The Spanish grenache served in the restaurant's glass globe cups began the meal with its silky smooth texture. Lacking the distinct language to describe wine, suffice it to say, it was excellent. The Bibb lettuce with mustard vinegarette and chevre salad proved a good beginning for the food. Sampling another diner's steak tartar on a crostini left me thinking that more of the taste came from the crostini than the steak. The frites or chips of the Fish and Chips sustained the tough hangar steak, which purportedly has the tendency to dry out or toughen if not prepared correctly. The toughness of the steak didn't keep me from enjoying it; it just took a few more chews. The fish and chips pleased two of the other diners; the duck l'orange was the winning choice of the table. Dessert saved the meal if there was any doubt. Tonight the special profiteroles in combination with a cup of coffee formed a gustatory party. The Tarte Tatin (gourmet apple pie) with creme fraiche stood as a safe, wonderful bet.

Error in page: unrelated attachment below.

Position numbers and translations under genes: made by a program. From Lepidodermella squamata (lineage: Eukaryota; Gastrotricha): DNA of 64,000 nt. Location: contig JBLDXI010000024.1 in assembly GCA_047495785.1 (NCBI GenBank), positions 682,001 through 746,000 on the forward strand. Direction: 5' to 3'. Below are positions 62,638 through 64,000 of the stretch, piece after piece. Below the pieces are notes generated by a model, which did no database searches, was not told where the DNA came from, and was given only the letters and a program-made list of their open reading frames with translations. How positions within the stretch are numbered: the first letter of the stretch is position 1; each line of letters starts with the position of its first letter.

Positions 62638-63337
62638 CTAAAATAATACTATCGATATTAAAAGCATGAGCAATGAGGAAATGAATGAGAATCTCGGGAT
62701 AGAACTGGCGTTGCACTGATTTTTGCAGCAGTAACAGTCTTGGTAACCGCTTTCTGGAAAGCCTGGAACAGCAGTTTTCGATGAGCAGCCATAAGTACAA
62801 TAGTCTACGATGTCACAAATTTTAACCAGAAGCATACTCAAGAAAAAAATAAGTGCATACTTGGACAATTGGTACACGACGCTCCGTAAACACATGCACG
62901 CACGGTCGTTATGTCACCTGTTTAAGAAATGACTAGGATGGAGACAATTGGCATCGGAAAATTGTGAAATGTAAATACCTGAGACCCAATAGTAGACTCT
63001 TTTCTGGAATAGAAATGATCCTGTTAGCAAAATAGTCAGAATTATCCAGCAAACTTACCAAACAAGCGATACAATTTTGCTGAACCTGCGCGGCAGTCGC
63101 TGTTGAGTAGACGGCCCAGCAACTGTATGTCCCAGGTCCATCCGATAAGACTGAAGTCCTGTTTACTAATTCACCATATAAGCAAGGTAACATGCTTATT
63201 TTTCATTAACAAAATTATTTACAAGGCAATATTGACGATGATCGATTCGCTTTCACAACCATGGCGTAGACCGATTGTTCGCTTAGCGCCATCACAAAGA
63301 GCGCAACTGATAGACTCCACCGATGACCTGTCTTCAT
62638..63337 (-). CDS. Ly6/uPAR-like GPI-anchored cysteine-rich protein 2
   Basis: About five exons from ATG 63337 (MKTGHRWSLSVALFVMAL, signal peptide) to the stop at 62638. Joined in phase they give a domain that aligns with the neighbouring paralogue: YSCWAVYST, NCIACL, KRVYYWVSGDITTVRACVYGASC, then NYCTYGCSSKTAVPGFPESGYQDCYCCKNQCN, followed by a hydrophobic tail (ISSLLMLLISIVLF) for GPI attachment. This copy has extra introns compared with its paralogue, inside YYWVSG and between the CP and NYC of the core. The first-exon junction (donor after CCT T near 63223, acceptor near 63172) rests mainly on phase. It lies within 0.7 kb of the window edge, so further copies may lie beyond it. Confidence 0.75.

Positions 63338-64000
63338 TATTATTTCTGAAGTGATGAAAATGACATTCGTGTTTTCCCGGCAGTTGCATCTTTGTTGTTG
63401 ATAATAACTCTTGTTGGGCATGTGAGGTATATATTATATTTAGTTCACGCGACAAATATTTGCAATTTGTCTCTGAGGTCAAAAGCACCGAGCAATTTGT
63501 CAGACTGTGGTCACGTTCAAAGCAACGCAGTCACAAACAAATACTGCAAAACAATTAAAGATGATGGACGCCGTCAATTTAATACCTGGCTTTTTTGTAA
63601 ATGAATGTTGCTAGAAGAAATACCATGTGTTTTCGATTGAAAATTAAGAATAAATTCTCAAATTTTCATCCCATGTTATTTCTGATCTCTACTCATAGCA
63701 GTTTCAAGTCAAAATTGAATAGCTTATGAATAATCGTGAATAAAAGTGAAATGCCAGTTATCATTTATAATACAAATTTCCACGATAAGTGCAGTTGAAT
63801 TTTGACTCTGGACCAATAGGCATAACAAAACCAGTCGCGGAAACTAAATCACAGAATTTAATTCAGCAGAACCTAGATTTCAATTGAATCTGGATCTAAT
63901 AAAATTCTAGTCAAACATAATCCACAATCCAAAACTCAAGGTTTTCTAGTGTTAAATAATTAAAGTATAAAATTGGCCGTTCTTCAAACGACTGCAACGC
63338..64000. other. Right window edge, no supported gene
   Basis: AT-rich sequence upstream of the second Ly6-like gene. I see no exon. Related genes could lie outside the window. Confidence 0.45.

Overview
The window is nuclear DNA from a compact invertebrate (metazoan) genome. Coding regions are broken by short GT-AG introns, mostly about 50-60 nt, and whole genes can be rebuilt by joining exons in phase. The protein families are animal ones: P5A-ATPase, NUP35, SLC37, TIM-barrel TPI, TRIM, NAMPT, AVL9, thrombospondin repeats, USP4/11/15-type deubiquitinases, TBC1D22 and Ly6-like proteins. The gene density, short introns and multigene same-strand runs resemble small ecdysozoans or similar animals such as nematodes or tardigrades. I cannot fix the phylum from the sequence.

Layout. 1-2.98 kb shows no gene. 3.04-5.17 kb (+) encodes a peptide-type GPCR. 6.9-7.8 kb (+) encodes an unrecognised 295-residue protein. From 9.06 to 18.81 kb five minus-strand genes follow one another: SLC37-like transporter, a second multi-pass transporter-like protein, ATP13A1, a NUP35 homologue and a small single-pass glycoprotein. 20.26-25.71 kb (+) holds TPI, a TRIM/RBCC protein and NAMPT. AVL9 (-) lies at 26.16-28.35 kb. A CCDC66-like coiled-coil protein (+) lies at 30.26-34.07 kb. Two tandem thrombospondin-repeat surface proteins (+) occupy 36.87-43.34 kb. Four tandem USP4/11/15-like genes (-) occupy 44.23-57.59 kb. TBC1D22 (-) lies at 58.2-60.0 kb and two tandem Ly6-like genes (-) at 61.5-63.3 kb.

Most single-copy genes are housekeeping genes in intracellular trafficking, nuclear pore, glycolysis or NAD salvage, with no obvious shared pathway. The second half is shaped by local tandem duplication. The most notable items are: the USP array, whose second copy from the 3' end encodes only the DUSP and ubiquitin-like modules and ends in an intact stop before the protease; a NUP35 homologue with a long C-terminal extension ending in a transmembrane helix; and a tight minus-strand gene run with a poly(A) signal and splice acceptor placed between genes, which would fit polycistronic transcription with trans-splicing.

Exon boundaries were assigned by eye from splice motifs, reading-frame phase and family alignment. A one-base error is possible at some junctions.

For a better description of the space, see the prior listed post.

Tuesday, November 6, 2007

From C-ville to Points West

The Avon Street Bridge can offer a good view at sunset.

But heading out west, with its offerings of Joshua Tree National Park, Yosemite, and San Francisco, provides escape from reality. Even with all the stunning scenery, there's something unsettling about such a big city in the desert (Phoenix) and parched, burn-scarred pastures (So. California). Although temperatures here dip into the thirties at night, it's comforting to return to a greener part of the country. A reading of The Omnivore's Dilemma prompted consideration of the security inherent in our state's verdure. Here the foliage is maintained by rainfall, even when it wanes as it did this summer, whereas California has mounted an entire agricultural economy based on irrigation.

The book features an organic farm in Swoope, VA, Polyface farm, that provides to some area restaurants and Feast in the Downtown Market. Besides offering food free of pesticides, hormones, and antibiotics, Polyface farm strives to offer food that does not deplete the land or pollute the environment. It also produces this food within a distance that limits the amount of fossil fuel burned to get it here. Sometimes Polyface opens its doors to the public and in the next few months I plan to get there.